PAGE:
Nuggets from Seeking and Finding God—Meeting the Challenge (Part 2) |

Dave Hunt

In contrast to the misinformation deliberately passed on by atheistic professors to university students (and believed by most of the latter), many of the most brilliant scientists in history were as firm believers in the Bible, and in Christ as their personal Savior, as was Greenleaf. If space permitted, we could quote the Christian testimonies of Johann Kepler, the founder of astronomy; Robert Boyle, the father of modern chemistry; John Ray, the father of English natural history, and the greatest zoologist and botanist of his day; Sir Isaac Newton, who invented calculus, discovered the law of gravity and the three laws of motion, anticipated the law of energy conservation, developed the particle theory of light propagation, and invented the reflecting telescope; Carolus Linnaeus, father of biological taxonomy; Michael Faraday, one of the greatest physicists of all time, who developed foundational concepts in electricity and magnetism; Charles Babbage, founder of computer science, who first developed information storage and retrieval systems; John Dalton, the father of atomic theory, which revolutionized chemistry; Gregory Mendel, the father of genetics; Louis Pasteur, the father of bacteriology, who established the germ theory of disease; Lord Kelvin, one of the great physicists of all time, the first to provide a precise statement of the first and second laws of thermodynamics—and a host of other great scientists, ancient and modern.

By lifelong examination of the physical universe, from the innermost depths of the atom to the farthest reaches of space, such men arrived at the same faith in Christ as did Greenleaf. To move to more recent times, Werner Von Braun, the father of space science, wrote:

The vast mysteries of the universe should only confirm our belief in the certainty of its Creator. I find it as difficult to understand a scientist who does not acknowledge the presence of a superior rationality behind the existence of the universe as it is to comprehend a theologian who would deny the advances of science.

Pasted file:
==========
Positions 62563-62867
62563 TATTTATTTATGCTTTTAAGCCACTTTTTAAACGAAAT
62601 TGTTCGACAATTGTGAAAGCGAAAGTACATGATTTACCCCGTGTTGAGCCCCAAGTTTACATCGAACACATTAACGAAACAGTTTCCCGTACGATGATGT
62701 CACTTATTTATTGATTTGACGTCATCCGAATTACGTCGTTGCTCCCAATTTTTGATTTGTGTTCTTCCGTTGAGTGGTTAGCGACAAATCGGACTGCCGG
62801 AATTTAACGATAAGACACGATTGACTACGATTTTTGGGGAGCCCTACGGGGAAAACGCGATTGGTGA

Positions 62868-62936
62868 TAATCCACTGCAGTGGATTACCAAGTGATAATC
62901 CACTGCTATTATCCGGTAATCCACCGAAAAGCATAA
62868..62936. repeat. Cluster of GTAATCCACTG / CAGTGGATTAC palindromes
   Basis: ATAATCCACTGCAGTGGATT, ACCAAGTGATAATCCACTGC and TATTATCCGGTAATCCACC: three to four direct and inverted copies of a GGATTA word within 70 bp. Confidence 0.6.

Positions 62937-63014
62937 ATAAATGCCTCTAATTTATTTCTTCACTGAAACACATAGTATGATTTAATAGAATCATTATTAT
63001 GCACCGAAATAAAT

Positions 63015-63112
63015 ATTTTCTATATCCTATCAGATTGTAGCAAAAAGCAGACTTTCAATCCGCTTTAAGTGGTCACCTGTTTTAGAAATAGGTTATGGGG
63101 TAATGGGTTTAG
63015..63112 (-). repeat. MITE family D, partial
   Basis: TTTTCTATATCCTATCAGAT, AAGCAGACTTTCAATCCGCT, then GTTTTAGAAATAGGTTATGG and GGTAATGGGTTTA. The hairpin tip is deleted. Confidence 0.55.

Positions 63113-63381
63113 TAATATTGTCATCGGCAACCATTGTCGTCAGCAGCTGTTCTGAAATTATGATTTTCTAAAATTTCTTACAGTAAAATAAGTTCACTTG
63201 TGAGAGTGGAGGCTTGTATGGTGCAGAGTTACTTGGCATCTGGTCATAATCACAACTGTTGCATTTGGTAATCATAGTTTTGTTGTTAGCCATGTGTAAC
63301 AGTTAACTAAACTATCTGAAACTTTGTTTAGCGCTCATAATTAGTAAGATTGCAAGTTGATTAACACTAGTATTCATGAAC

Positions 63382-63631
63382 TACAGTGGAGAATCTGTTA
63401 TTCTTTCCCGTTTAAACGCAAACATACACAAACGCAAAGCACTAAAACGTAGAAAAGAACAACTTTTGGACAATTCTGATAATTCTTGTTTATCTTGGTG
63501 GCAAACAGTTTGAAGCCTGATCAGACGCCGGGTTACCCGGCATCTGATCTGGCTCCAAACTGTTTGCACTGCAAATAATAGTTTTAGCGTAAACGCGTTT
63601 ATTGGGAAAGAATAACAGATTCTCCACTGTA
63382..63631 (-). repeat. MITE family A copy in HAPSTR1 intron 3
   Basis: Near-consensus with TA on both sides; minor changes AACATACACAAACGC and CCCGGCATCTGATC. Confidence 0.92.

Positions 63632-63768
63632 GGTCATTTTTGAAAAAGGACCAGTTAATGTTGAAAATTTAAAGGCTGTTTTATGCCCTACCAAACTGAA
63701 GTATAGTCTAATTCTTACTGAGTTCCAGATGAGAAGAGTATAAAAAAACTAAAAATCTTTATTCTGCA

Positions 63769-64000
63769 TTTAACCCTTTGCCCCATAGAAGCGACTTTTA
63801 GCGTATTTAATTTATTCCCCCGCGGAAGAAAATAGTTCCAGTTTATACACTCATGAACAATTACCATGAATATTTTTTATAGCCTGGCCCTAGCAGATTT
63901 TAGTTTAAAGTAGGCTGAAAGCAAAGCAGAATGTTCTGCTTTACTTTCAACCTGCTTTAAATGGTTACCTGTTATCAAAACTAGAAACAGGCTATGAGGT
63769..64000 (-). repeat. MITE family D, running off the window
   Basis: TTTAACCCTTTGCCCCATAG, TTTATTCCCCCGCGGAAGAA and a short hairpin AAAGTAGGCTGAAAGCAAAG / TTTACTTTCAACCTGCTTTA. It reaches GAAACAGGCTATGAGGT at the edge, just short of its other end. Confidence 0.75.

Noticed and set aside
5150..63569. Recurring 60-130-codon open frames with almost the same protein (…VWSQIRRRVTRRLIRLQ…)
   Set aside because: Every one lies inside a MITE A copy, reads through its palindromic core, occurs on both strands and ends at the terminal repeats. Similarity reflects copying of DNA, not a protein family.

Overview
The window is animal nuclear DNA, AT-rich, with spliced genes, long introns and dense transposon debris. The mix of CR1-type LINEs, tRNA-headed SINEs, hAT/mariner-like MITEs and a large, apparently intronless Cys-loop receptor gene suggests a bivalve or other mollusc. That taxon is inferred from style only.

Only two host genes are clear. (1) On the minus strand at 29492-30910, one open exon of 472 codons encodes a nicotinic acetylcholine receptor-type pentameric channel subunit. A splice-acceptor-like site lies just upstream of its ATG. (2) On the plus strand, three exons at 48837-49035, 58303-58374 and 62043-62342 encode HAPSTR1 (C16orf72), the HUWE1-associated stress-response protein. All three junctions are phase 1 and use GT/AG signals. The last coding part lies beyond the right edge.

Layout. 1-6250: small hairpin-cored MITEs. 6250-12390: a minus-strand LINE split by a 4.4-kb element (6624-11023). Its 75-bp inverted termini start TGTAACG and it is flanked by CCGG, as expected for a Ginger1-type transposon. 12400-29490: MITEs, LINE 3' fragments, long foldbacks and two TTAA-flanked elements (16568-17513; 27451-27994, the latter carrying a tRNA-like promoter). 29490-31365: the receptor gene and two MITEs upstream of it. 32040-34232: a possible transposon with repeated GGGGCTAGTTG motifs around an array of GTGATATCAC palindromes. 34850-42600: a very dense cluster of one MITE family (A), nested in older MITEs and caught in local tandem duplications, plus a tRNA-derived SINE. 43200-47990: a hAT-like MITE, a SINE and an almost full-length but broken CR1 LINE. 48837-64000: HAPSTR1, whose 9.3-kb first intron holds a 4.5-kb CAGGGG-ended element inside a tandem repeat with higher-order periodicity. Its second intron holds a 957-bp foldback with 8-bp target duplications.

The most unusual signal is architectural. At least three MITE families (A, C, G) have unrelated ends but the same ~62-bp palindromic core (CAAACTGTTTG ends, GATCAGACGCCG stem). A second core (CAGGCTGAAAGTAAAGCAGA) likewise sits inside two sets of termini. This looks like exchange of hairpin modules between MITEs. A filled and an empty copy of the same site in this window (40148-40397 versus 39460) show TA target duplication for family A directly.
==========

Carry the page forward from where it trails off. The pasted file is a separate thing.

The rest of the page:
Perhaps, however, it would be of interest to see further testimony of fellow members of Greenleaf’s own profession from across the Atlantic, who, after careful examination of the evidence, pronounced the testimony of the Bible concerning Christ to be true and received Him as their Lord and Savior. The Chief Justice of England, Lord Darling, once said that “no intelligent jury in the world could fail to bring in a verdict that the resurrection story is true.”

Lord Lyndhurst, recognized as one of the greatest legal minds in British history, was in complete agreement with Darling. Solicitor-general of the British government, attorney-general of Great Britain, three times high chancellor of England, and elected as high steward of the University of Cambridge, Lyndhurst held in one lifetime the highest offices ever conferred upon a judge in Great Britain. Concerning the resurrection of Jesus Christ in the light of legal evidence, and why he became a Christian, he wrote: “I know pretty well what evidence is: and I tell you, such evidence as that for the resurrection has never broken down [in any court] yet.”

Blaise Pascal was one of the greatest philosophers and early mathematicians. He laid the foundations for hydrostatics, hydrodynamics, differential calculus, and the theory of probability. Pascal declared, “I count only two men rational: the man who loves God with all his heart because he has found Him; or the man who seeks God with all his heart because he has as yet found Him not.” He left this challenge for mankind:

How can anyone lose who chooses to be a Christian? If, when he dies, there turns out to be no God and his faith was in vain, he has lost nothing—in fact, has been happier in life than his nonbelieving friends. If, however, there is a God and a heaven and hell, then he has gained heaven and his skeptical friends will have lost everything in hell!